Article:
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Wade Zimmerman
Wade Zimmerman

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Valuable Tips for Junior Developers

Do not panic! You do not need to learn X language and know Y algorithm before you apply to Z tech company. The truth is, most senior developers would not pass a coding interview anyways. Here is what you should expect to learn at your first job.

1. Ignore the trivia

Many junior developers are overwhelmed with edge cases that they will never see. It is okay to fail. Most of the time, these problems only pop up in interviews, coding golf, or horror stories. Ignoring the click-bait will let you focus on what actually matters.

trivial JS code

The best programmers are flexible and adapt to the current situation. When there is problem, they chat with their teammates or read resources like books, documentation, tutorials, forums, etc. It’s amazing how many problems can be solved by reading.

2. Don’t be a one-trick pony

A developer that fully understands the fundamentals is worth more than someone who focuses on language specifications. Again, ignore the trivia, and do not panic. Programming languages are tools for building ideas.

Ask yourself, who would you rather work with: The guy who always uses a hammer, or the guy that understands which tools and resources will let a project withstand time?

Patrick with a hammer

3. Pointers vs References

Pointers will not hurt you! There is nothing to be scared of. Believe it or not, many scripting languages like Python and JavaScript have pointers. They are just hard to notice because those languages do not specify a token for de-referencing pointers. Ever notice how object/dict properties behave differently than plain variables?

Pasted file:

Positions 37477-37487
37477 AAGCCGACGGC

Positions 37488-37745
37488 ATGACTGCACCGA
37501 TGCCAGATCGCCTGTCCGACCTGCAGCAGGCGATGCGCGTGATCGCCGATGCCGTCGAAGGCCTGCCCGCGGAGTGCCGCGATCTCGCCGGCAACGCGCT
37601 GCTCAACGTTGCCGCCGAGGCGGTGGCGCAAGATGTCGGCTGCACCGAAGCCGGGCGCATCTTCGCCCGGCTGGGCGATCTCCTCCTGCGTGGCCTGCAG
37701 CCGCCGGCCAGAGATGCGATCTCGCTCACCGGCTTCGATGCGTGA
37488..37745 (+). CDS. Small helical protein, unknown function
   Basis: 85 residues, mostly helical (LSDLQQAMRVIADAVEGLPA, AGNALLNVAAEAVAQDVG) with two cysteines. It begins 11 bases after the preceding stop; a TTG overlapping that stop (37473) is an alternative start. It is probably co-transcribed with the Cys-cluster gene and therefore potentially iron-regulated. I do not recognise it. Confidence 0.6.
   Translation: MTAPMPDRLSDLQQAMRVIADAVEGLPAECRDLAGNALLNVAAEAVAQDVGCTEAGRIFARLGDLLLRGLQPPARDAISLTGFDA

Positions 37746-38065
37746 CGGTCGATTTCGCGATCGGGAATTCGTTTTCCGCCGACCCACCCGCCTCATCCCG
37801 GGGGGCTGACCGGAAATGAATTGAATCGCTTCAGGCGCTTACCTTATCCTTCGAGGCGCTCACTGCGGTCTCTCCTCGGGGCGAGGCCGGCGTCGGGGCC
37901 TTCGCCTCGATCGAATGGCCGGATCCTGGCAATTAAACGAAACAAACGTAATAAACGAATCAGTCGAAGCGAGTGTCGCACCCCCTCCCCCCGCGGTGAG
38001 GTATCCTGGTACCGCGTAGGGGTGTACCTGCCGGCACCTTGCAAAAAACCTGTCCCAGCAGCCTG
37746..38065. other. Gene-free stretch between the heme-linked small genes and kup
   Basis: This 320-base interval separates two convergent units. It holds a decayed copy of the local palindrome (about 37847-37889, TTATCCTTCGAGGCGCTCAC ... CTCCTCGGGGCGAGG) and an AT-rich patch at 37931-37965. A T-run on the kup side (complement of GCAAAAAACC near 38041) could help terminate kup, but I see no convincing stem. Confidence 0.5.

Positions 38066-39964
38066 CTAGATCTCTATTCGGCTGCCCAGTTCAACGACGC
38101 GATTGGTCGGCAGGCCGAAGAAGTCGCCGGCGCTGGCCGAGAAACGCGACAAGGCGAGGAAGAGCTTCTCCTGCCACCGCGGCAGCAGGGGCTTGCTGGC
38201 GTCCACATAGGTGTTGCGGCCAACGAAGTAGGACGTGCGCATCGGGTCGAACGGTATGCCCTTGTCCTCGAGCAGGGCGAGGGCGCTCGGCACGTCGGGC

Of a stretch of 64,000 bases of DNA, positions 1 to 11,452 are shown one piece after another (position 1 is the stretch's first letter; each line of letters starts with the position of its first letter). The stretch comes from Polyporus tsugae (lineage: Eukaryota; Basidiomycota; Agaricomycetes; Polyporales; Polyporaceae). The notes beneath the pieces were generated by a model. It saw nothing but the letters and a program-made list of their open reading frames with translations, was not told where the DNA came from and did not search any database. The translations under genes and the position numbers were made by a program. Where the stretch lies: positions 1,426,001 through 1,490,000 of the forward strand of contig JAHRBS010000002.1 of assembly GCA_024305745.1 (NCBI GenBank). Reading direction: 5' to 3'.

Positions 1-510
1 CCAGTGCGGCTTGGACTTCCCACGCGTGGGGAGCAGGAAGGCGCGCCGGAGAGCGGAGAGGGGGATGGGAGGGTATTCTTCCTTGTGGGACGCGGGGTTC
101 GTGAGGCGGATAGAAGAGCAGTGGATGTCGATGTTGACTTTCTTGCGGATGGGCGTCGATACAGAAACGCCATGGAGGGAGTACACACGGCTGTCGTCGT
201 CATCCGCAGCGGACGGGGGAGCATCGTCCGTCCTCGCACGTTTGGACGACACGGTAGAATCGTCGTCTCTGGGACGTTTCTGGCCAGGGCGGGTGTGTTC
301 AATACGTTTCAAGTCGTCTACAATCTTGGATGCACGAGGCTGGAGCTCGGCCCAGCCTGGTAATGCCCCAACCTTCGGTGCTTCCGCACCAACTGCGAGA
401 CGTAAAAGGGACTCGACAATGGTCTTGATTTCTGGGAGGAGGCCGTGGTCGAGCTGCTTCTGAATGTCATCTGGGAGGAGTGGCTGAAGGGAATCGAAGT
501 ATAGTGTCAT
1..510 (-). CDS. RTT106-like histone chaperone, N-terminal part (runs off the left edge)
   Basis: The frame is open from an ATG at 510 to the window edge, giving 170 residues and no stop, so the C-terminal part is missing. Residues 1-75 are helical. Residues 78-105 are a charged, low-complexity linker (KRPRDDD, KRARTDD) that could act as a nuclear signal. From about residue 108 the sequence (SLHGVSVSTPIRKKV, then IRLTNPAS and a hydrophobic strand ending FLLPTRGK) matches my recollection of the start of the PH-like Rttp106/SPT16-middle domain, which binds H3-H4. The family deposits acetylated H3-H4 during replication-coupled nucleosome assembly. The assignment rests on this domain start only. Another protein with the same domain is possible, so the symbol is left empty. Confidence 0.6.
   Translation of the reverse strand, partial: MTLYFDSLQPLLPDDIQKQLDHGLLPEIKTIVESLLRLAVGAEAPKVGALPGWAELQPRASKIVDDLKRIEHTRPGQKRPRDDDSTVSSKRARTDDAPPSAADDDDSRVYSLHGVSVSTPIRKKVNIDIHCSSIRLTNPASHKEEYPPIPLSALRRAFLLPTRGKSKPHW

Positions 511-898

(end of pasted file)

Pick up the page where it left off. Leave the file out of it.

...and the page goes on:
4. Don't forget about memory

The popular languages handle most memory management, but you are responsible for the rest. Are you a heap or stack programmer? What’s your favorite data structure? As your code ages and data grows, this choice becomes more relevant.

5. Patterns and Principles

My old mentor once said, “Anyone can write code, but very few can write architecture.”

Force yourself to learn programming principles like SRP, OCP, LSP, etc. This will keep your code clean and allow your programs to scale years into the future. When you are ready, learn to integrate those principles with design patterns. The hidden art keep programming enjoyable.

Remember, this is not something that is mastered over night. Start reading and practicing in small chunks now and it will pay dividends.

The web of design patterns

6. Plan Plan Plan

Jumping into code is fun but it will come back to haunt you. Planning does not take as much effort as you think. Even a simple sketch on notebook paper can save weeks of patches.

Also, this is not limited to UI. Data flow and architecture can get complicated too. Writing down your ideas helps you think more clearly. Plus, it doubles as documentation.

7. Automate Tests

Logging is not testing. Compiling is not testing. Showing “it works” is not testing.

Surprised Pikachu in terminal when tests pass

Write code to test your code because odds are you forgot basic functionality requirements. Writing tests first (TDD) is like planning ahead — it saves you from becoming an alcoholic.

If you cannot automate your test for whatever reason, make a text file with steps to manually test, and be sure to include expectations. This will ensure the same steps are followed every time and the whole team agrees on the what is considered a success or failure.